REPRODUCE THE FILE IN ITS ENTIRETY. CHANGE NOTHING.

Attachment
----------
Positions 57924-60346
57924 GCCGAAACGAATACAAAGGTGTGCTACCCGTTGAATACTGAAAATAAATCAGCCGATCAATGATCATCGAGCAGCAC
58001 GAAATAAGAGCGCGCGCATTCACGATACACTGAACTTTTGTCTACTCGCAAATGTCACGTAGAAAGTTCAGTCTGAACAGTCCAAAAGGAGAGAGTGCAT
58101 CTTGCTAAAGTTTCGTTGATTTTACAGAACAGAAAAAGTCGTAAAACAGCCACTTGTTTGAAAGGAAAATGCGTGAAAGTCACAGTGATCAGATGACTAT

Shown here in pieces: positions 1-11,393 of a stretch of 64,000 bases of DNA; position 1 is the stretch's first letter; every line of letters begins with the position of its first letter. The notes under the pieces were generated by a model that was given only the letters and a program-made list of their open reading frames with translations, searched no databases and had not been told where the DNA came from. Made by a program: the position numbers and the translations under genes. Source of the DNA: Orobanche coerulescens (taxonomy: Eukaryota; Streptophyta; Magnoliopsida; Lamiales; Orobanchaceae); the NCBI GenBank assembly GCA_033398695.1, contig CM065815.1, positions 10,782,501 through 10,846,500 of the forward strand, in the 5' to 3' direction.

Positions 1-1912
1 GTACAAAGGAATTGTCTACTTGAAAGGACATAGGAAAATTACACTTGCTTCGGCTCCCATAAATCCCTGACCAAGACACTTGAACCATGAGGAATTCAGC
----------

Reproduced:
Positions 57924-60346
57924 GCCGAAACGAATACAAAGGTGTGCTACCCGTTGAATACTGAAAATAAATCAGCCGATCAATGATCATCGAGCAGCAC
58001 GAAATAAGAGCGCGCGCATTCACGATACACTGAACTTTTGTCTACTCGCAAATGTCACGTAGAAAGTTCAGTCTGAACAGTCCAAAAGGAGAGAGTGCAT
58101 CTTGCTAAAGTTTCGTTGATTTTACAGAACAGAAAAAGTCGTAAAACAGCCACTTGTTTGAAAGGAAAATGCGTGAAAGTCACAGTGATCAGATGACTAT

Shown here in pieces: positions 1-11,393 of a stretch of 64,000 bases of DNA; position 1 is the stretch's first letter; every line of letters begins with the position of its first letter. The notes under the pieces were generated by a model that was given only the letters and a program-made list of their open reading frames with translations, searched no databases and had not been told where the DNA came from. Made by a program: the position numbers and the translations under genes. Source of the DNA: Orobanche coerulescens (taxonomy: Eukaryota; Streptophyta; Magnoliopsida; Lamiales; Orobanchaceae); the NCBI GenBank assembly GCA_033398695.1, contig CM065815.1, positions 10,782,501 through 10,846,500 of the forward strand, in the 5' to 3' direction.

Positions 1-1912
1 GTACAAAGGAATTGTCTACTTGAAAGGACATAGGAAAATTACACTTGCTTCGGCTCCCATAAATCCCTGACCAAGACACTTGAACCATGAGGAATTCAGC